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No new format for peace negotiations between Israel and the Palestinians can succeed unless it carefully considers the reasons behind the failure of past negotiations to ensure that the same mistakes are not repeated. The following highlights some of the more prominent reasons behind the collapse of prior Israeli-Palestinian negotiations:
Disagreement on rules of engagement: Given their stark disagreement on various issues, each side insisted on rules of engagement that could serve their own strategic interests first. For example, Israel insisted that the negotiations must first consider its vital national security concerns, whereas the Palestinians wanted to negotiate borders first to establish the parameters of their state.
In addition, both sides have failed to delink the conflicting issues, arguing that nothing is agreed upon unless everything is agreed on at the same time. Moreover, by not setting aside, or “banking,” any conflicting issue over which they have reached an agreement, it made it difficult to make significant progress as every time they entered into new negotiations, they had to start from scratch.
Lack of trust: One of the most daunting problems is the lack of trust between the two sides, as neither has made any effort to mitigate it. On the contrary, they have both made demonstrable actions on the ground such as building and expanding settlements, erupting into wanton violence, and engaging in public acrimony in ways that only deepen mistrust. Moreover, personal chemistry and communication, which could stimulate trust between Israeli and Palestinian leaders, was and still is absent.
Failing to engage the public: Both sides have failed to involve their respective publics in the progress (or lack thereof) in the peace process, invite support, and prepare their citizens to accept the inevitable concessions that will be required to reach an agreement.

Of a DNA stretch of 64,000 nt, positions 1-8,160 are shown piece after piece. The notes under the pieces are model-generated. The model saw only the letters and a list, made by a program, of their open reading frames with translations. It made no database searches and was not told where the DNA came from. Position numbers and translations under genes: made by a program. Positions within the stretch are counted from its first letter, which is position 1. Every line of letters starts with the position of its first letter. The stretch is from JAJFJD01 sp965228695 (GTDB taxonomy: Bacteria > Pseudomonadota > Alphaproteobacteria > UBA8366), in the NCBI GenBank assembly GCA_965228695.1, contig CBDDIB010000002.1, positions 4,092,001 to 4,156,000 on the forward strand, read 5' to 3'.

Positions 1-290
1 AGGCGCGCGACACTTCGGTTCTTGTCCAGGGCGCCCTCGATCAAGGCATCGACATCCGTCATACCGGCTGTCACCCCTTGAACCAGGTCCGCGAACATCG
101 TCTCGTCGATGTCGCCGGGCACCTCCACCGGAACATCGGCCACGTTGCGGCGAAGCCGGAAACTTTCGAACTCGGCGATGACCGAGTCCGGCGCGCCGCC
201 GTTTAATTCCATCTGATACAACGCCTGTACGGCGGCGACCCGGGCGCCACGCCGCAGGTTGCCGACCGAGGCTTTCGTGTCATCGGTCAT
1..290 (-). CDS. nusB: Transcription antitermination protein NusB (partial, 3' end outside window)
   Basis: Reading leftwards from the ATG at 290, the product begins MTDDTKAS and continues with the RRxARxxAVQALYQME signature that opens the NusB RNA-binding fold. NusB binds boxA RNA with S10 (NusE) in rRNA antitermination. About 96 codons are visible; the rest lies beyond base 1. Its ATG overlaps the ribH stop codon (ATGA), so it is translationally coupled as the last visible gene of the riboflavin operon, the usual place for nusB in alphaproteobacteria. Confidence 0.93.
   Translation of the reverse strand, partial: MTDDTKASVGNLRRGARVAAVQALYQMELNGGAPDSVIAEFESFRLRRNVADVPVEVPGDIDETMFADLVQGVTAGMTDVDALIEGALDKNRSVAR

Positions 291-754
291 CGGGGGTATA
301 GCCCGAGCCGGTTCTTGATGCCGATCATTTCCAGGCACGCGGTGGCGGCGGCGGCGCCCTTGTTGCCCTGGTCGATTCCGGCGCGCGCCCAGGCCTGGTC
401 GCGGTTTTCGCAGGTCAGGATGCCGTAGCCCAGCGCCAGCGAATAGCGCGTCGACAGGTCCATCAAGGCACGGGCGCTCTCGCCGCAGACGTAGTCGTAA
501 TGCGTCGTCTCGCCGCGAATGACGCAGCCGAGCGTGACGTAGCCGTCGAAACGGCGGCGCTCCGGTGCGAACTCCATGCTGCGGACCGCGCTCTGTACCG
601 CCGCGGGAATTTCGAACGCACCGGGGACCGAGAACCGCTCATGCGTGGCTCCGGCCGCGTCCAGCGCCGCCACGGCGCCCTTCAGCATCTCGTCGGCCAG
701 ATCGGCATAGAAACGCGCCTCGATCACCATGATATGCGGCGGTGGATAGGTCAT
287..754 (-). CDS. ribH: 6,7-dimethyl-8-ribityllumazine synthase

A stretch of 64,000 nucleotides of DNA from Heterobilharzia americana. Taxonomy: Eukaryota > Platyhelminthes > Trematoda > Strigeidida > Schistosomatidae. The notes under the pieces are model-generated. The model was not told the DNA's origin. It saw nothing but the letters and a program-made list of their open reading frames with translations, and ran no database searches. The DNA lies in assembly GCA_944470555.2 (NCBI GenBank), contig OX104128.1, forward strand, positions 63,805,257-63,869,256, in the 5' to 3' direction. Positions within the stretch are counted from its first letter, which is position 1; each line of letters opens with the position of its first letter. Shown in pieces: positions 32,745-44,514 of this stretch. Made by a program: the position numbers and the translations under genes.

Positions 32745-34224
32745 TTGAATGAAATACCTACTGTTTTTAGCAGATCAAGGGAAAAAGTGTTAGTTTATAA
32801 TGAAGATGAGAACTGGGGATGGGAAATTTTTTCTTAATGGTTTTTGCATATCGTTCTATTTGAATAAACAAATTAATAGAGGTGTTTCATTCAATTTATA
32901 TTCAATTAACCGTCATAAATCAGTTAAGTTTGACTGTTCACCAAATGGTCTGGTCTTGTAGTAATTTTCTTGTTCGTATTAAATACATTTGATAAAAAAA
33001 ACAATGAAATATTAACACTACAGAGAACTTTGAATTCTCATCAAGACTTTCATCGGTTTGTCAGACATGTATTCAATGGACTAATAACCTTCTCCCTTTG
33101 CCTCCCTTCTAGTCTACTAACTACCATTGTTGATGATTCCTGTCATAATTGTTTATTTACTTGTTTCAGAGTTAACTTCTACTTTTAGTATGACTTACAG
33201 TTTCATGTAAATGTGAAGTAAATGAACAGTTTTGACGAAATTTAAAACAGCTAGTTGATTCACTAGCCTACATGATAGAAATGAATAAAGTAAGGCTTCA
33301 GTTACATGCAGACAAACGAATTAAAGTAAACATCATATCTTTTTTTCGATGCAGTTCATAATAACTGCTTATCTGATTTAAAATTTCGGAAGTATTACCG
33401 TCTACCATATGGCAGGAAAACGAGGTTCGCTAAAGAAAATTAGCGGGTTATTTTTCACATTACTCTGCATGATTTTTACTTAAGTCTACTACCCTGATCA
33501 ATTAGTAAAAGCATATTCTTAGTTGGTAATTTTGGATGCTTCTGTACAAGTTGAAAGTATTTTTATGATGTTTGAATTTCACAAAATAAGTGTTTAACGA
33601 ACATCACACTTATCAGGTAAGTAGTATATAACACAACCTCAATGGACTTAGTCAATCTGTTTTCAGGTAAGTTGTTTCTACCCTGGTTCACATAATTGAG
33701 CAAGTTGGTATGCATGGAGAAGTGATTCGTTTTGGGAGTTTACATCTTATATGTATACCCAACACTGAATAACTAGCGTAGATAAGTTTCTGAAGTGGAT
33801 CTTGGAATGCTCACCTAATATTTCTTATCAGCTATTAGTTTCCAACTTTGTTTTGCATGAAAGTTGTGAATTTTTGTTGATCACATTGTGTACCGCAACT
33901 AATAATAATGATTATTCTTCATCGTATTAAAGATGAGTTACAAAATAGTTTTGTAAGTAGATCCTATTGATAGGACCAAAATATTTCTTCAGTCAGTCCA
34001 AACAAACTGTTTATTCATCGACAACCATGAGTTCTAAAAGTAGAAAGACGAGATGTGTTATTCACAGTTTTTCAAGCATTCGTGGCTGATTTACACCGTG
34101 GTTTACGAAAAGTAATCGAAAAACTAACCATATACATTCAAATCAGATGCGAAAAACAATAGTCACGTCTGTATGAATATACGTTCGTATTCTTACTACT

Moreover, the press was left in the dark and was not allowed to witness or gauge any aspect of the negotiations to engender public discussion, thus leaving the public with little or no expectation or hope that the peace negotiations could in fact lead to an agreement.
Political factionalism: Whereas a majority of Israelis and Palestinians (based on many polls conducted over the years) have steadily supported a solution to the conflict based on two states, political factionalism within both communities makes it extremely difficult to concede on this or any other issue.
Major opposition from political opponents who have different agendas, though they represent a smaller part of the overall population, have consistently scuttled the peace talks. The settlement movement in Israel and extremist jihadist groups among the Palestinians wield far greater political influence than their numbers warrant, and thus far have succeeded to dash any prospect for peace, justifying their refusal to accommodate the other.
Power disparity in the negotiations: Whereas Israel enjoys a preponderance of military and economic power and negotiates from a position of strength, the Palestinians are living under occupation with a limited ability to challenge Israel.
As a result, they have sought to balance their power relations at the negotiating table or prior to the commencement of the negotiations with Israel by demanding, for example, to freeze settlement activity or release Palestinian prisoners, to which Israel objected.